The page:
The Pull of the Deben by Julia Jones

This is a tale of two Matts. Nicci Gerrard and I met the first Matt -- Matt Gaw -- in the authors' room at Felixstowe Book Festival. He was talking about rivers: we were focused on dementia. The two things could have mixed -- I'll never forget the deep comfort that the Deben gave my mother in her most desperate moments, and how she continued to yearn for the river even when I'd taken her far inland. But our session and Matt's were scheduled to be separate so I contented myself with buying his book. Let me commend it to you.

The Pull of the River, is an account of two friends in a home-built canoe, setting out to explore the upper (usually non-tidal) reaches of a dozen UK rivers. Their adventures are of a manageable sort -- though drowning is always an option. It's within the fine-writing, psychogeography genre that (for my taste) can too easily capsize into pretentiousness. It doesn't. Matt Gaw is interested in his own capacities (he gets cold and scared, needs to push himself to continue) but he's always more interested in the rivers themselves and achieves a lovely range of tone within his writing. Here's his account of the three nymphs ‘conceived from the mist, rain, snowmelt, moss and marsh and born to the Lord of the Mountains, Plynlimon':

When the day came for them to leave their home, to set out into the world, Ystwyth headed west, taking the shortest route to the coast, meeting the Irish Sea by the town that would take her name. Hafren went next, winding through England and Wales, travelling long miles until she reached the Bristol Channel; her shimmering route became known as the Severn. But the third daughter Vaga (the Latin name of Wye, meaning wandering), wanted neither to rush nor spend time in the world of men. Instead she chose a quieter route, whispering through the hills and crags, seeking out the wild places where beauty lived on. She sang through valleys and forests: a song for the porpoising otter; for the salmon; for the curtseying bob of the dipper; and the kingfisher, whose jewelled back she softly kissed. She danced and darted, joyful, serene, all the way to Hafren, who rushed back upstream to meet her and guide her to the sea.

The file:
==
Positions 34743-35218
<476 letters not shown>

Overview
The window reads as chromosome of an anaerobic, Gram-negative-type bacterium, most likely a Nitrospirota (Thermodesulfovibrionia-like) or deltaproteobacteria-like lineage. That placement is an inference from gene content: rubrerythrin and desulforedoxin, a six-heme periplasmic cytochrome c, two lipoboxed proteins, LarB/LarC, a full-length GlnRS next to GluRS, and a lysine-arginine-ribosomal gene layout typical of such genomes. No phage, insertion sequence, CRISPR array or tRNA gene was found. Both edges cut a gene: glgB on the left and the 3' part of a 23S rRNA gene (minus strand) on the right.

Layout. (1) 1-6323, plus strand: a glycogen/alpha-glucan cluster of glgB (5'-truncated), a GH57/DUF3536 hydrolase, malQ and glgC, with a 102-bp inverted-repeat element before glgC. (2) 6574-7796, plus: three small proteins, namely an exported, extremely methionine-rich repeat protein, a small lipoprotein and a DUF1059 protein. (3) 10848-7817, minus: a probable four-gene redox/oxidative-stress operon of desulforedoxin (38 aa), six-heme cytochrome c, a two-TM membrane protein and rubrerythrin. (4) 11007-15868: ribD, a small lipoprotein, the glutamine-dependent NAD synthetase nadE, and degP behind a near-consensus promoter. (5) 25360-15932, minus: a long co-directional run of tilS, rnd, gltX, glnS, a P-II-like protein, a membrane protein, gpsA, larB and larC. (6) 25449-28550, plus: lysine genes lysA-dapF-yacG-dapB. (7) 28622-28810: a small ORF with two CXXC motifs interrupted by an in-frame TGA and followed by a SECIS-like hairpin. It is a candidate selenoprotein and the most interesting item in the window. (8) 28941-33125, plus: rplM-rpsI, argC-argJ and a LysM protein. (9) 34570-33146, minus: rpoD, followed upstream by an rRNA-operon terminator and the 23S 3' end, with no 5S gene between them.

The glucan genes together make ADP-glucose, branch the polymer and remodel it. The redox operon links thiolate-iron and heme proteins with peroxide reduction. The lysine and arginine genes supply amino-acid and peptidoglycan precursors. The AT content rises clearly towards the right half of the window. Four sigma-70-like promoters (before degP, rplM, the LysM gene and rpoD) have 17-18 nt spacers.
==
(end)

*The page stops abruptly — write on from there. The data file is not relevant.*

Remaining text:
He can also get angry. The state of the River Lark ‘trammelled through a flat-bottomed wedge of slimy concrete' by Tesco in Bury St Edmunds had left environmentalist Roger Deakin ‘crying in his car’. Gaw agrees:

I think I probably lived in Bury St Edmunds for a good year before I even noticed the river. Before I realised that the sludge-filled ditch where I went running was the Linnet, a tributary of the Lark. The Lark. The clue is in the name. A place that should sing and burble in flight. One of only 200 chalk streams in the world, it ought to be revered and loved, not subdued with concrete, broken by sluices and cruel flood defences. It is a source of shame, or bloody well ought to be.

It's a terrific chapter; horrified, repelled, pugnacious yet keeping faith with the river's essence:

This river, widened, narrowed, sucked dry, polluted, ignored and forgotten, still stirs up spirituality. It still has power, it can still be resurrected. For all the despair I have felt on this journey at the Lark's treatment, there have also been reasons for hope: the signs of care; the hard work to heal and restore the river's flow, to make it sing again.

Mum (aged 91) in the Everson's shed,
helping with PD's fitting out 2015
This leads me to the second Matt. Matt Lis arrived in late spring to manage the Woodbridge Boatyard where Peter Duck lives in the winter. When Francis Wheen and I bought PD twenty years ago, after her return from Russia, I knew we had no chance at all of looking after her without the skill and friendship of the yard. I therefore hate it when there's change. Nevertheless, despite my feelings, people have left, moved, retired, fallen ill, died. And this year it was worse -- the yard was sold! Geoff Sinten, my good and trustworthy friend, assured me that it was going to be okay -- better than okay -- that Eric Reynolds, the purchaser, not only owned a number of wooden boats (which would need the same care and maintenance skillset as PD) but was also a conservation specialist, the chairman of Save Britain's Heritage . Eric and his manager, Matt Lis, would therefore NOT be tearing down the ramshackle buildings which help to house my personal lares and penates, but would be working to ensure that they didn't actually FALL down. I heard what Geoff said, but retained my right to be suspicious, the Crusty Customer from Hell.